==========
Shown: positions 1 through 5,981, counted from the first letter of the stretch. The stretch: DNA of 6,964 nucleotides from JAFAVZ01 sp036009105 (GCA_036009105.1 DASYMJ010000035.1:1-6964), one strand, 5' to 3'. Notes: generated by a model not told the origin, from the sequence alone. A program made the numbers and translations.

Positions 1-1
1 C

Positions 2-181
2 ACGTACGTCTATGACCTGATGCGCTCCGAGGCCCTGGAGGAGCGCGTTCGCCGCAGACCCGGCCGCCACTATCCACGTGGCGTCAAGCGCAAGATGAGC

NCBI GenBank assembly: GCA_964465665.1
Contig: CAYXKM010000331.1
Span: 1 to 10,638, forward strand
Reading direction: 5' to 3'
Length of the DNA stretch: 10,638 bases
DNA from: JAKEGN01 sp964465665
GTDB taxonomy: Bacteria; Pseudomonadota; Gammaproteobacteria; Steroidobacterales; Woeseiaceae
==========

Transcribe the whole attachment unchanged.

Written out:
Shown: positions 1 through 5,981, counted from the first letter of the stretch. The stretch: DNA of 6,964 nucleotides from JAFAVZ01 sp036009105 (GCA_036009105.1 DASYMJ010000035.1:1-6964), one strand, 5' to 3'. Notes: generated by a model not told the origin, from the sequence alone. A program made the numbers and translations.

Positions 1-1
1 C

Positions 2-181
2 ACGTACGTCTATGACCTGATGCGCTCCGAGGCCCTGGAGGAGCGCGTTCGCCGCAGACCCGGCCGCCACTATCCACGTGGCGTCAAGCGCAAGATGAGC

NCBI GenBank assembly: GCA_964465665.1
Contig: CAYXKM010000331.1
Span: 1 to 10,638, forward strand
Reading direction: 5' to 3'
Length of the DNA stretch: 10,638 bases
DNA from: JAKEGN01 sp964465665
GTDB taxonomy: Bacteria; Pseudomonadota; Gammaproteobacteria; Steroidobacterales; Woeseiaceae